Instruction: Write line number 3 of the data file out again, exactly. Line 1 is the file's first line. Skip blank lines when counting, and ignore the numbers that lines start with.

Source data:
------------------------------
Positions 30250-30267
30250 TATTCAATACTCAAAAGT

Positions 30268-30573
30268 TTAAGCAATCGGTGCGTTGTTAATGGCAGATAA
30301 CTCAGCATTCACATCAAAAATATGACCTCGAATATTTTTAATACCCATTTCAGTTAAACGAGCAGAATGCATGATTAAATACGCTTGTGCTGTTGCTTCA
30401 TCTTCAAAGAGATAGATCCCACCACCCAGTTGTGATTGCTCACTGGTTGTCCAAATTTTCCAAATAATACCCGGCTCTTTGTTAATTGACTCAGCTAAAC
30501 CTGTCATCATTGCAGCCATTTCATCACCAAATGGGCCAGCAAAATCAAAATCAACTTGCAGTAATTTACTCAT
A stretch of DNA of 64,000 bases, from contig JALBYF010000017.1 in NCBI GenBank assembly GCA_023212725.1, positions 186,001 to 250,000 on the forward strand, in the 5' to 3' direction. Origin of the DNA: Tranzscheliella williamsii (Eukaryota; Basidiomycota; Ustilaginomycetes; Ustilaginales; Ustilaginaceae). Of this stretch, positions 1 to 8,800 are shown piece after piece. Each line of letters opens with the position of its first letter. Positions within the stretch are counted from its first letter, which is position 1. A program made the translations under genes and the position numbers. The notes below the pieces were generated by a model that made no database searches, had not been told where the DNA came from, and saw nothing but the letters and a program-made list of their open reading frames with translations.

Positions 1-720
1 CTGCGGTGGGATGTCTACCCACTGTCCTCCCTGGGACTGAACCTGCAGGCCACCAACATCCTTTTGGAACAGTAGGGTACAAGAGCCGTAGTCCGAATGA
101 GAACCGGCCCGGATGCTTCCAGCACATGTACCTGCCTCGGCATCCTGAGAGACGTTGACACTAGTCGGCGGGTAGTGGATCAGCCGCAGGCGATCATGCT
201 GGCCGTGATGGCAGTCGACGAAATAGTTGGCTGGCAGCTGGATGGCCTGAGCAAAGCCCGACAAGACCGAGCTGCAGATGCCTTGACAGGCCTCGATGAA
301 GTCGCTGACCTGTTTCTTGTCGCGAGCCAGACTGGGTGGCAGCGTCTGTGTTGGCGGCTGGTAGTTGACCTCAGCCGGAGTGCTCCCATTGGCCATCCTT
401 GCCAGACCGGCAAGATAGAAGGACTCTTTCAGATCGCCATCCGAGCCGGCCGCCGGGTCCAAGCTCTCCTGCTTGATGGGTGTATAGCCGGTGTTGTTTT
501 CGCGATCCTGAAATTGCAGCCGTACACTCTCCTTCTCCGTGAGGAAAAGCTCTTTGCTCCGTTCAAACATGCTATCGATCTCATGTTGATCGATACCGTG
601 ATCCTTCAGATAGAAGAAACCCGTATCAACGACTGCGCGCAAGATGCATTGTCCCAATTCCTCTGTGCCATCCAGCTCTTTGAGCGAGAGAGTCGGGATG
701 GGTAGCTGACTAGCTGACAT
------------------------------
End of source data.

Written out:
Positions 30268-30573